Link: Satellite Image with Schematic of the Location and path of the Great Wall of China during the Ming Dynasty. Passes on the Great Wall included.
During the Reign of Ming Emperor Xiaozong (Reign 1488 - 1505 AD) the Great Wall of China in the section between present day Anbian Town of Shanxi Province to cut across north Shaanxi Province and Yulin Garrison Town to the east bank of the Yellow River (Huang He) in Wulin County of Ningxia Hui Autonomous Region was ordered rebuilt. Now, heavily fortified behind their costly wall, the Ming decided to play for time, granting a longstanding wish of the nomadic tribes to trade horses at various border towns and crossing points. The new policy was a great success in all aspects. That is, with economic interdependency, border raids decreased and tensions with the nomadic tribes dropped gradually allowing for peace and growing prosperity among both the nomadic peoples and the many downtrodden border dwellers. Ironically, both sides were perfect trading partners, one side supplying in the others needs. The nomads had all kinds of needs out on the open plains and Chinese traded silk, tea, slat and many other goods. In return, the nomads supplied the Chinese with fast and powerful horses, which could then be used in the defense of the borders against
enemies such as the nomadic Mongolian Tribes. Other much wanted goods were rare gem stones found in western Mongolia and exotic animal furs.
The decision to open the borders to limited trade would prove to be the start of a new era. Although border wars would continue regardless, Chinese influence was expanded beyond the borders and, with growing trade, eventually the Horse Market at the Yulin Fortress would see the rise of the now famous Zhenbeitai Tower, the largest tower platform found along the Great Wall of China. The Zhenbeitai Tower was built some 50 years later in 1607 AD, and is clearly designed to impress and dominate the wild barbaric nomads and stood overlooking the horse market.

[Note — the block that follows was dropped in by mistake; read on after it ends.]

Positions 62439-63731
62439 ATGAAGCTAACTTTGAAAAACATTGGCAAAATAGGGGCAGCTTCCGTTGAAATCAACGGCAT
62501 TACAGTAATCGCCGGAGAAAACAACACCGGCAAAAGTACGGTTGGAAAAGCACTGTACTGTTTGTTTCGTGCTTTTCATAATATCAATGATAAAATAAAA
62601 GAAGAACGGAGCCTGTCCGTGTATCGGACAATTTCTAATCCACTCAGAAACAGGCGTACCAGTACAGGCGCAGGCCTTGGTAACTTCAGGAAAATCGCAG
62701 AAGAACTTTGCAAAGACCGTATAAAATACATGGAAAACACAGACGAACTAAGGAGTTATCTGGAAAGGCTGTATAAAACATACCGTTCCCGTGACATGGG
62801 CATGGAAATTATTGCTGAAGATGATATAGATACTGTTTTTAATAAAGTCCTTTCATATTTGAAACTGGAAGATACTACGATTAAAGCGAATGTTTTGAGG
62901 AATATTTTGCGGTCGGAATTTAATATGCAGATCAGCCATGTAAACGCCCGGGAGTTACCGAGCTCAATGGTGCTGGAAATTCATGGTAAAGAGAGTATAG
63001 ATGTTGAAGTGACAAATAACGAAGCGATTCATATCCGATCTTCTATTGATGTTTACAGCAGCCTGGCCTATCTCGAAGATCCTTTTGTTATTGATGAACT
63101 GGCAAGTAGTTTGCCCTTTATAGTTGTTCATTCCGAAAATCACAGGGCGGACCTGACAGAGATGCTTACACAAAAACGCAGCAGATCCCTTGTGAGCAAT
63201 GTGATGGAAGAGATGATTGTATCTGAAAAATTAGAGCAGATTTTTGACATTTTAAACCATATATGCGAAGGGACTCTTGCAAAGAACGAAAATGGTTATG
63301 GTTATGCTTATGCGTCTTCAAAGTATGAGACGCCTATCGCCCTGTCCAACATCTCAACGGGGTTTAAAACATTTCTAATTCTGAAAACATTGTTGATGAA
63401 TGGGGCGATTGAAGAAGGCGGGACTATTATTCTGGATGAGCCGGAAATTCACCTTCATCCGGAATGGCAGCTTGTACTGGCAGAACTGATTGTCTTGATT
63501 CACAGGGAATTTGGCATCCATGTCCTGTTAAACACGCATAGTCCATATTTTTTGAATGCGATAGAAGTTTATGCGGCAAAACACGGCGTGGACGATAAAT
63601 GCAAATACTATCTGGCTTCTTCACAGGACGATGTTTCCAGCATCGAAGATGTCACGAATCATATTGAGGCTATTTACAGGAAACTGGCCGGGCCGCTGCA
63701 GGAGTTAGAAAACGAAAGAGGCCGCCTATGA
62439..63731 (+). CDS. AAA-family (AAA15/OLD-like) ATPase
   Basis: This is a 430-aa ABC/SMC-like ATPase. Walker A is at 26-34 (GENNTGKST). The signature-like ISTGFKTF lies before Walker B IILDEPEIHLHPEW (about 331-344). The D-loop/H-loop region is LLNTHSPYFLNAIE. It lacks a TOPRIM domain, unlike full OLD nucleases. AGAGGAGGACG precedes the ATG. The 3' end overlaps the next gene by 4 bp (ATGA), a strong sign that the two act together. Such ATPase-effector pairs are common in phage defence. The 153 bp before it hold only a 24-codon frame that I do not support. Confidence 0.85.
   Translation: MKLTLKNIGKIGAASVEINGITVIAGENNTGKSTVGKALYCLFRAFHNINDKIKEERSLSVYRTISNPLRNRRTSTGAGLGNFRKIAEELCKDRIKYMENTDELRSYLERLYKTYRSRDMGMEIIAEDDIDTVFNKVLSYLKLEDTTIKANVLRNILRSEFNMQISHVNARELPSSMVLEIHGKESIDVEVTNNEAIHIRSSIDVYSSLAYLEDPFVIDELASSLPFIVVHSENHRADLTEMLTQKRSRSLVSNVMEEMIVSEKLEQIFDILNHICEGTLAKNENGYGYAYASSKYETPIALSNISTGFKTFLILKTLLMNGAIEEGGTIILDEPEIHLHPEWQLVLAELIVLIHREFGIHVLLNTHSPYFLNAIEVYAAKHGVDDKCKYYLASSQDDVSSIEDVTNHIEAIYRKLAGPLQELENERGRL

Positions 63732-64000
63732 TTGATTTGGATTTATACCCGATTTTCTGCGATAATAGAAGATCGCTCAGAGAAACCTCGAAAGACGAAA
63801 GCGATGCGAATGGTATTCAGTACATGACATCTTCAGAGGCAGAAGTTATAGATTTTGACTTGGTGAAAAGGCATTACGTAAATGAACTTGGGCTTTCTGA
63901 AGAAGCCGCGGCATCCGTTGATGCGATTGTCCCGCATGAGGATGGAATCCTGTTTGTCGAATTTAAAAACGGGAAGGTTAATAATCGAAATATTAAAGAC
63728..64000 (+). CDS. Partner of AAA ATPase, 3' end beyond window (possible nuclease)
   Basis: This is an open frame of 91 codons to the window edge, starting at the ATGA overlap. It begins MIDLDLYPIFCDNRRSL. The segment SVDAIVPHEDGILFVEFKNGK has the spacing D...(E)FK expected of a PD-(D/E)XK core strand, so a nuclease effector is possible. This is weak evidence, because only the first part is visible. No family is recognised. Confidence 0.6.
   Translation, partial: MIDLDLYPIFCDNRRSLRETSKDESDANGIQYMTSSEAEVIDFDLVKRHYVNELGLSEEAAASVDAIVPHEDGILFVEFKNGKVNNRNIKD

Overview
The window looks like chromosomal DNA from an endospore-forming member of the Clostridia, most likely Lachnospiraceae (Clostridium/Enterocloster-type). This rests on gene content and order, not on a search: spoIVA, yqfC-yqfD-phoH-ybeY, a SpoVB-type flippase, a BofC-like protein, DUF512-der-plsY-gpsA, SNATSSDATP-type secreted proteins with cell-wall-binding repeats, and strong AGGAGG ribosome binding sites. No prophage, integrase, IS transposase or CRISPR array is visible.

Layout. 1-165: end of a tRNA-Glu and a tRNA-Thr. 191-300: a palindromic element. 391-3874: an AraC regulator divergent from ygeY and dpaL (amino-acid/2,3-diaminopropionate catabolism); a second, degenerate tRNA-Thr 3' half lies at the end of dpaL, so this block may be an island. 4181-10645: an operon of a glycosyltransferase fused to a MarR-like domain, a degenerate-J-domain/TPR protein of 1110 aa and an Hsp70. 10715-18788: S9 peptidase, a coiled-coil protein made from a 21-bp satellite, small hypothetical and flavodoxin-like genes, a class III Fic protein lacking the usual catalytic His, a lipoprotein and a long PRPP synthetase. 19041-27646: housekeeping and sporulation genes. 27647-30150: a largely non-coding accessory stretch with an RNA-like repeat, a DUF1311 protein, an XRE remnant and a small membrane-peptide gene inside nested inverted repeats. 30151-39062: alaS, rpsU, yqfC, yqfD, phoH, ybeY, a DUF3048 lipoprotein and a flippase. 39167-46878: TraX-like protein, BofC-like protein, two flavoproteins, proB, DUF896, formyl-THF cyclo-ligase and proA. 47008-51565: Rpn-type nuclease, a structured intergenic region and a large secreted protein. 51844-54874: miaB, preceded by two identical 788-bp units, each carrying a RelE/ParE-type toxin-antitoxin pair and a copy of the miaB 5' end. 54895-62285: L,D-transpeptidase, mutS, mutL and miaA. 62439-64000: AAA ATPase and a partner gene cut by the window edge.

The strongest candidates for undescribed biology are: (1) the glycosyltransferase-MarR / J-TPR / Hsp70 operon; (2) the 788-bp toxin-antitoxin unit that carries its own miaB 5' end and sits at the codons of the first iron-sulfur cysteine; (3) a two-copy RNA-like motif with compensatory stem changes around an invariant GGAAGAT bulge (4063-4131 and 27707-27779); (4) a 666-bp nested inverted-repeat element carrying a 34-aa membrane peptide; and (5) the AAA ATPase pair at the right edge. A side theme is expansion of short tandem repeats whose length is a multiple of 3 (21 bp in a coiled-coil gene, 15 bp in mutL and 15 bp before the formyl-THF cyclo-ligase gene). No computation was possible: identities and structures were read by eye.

While diplomacy worked across the once hazardous borders, the court in Beijing kept its caution and General Qi Jiguang, at the time famous and known for his strictness and self-discipline, was tasked with the further strengthening of the Great Wall of China along the Ordos desert.
Death & Succession : The Muzong Emperor became seriously ill in March of 1572 AD. Apparently realizing that he would not live very much longer, the Emperor summoned his advisers at court, Ministers Gao Gong, Zhang Juzheng and Goa Yi, in order to ask their support for the successful crowning of the Crown Prince. Not long after this meeting the Emperor died and the succession was set in motion.
Although starting off with due diligence and making a (temporary) breakthrough in relations with the longstanding enemies and neighbors along the length of the Great Wall of China, altogether the LongQing Reign of the Ming Dynasty was unsuccessful. Internally the State further destabilized as the Emperor slowly fell to the allures of his concubines and the intrigues and plotting of court Eunuchs. The Muzong Emperor especially is known for his extravagance and large flock of following Ladies attending. While the Emperor became similarly distracted by pleasures as his father, the State Finances -already stretched by war and the need for rebuilding the Great Wall of China around Beijing - ran amok, corruption, plunder and overspending by the Emperor himself leading to a new financial crisis which threatened the security of the border defenses. As a result of the dire situation within the nation peasant uprisings became increasingly frequent around the Empire.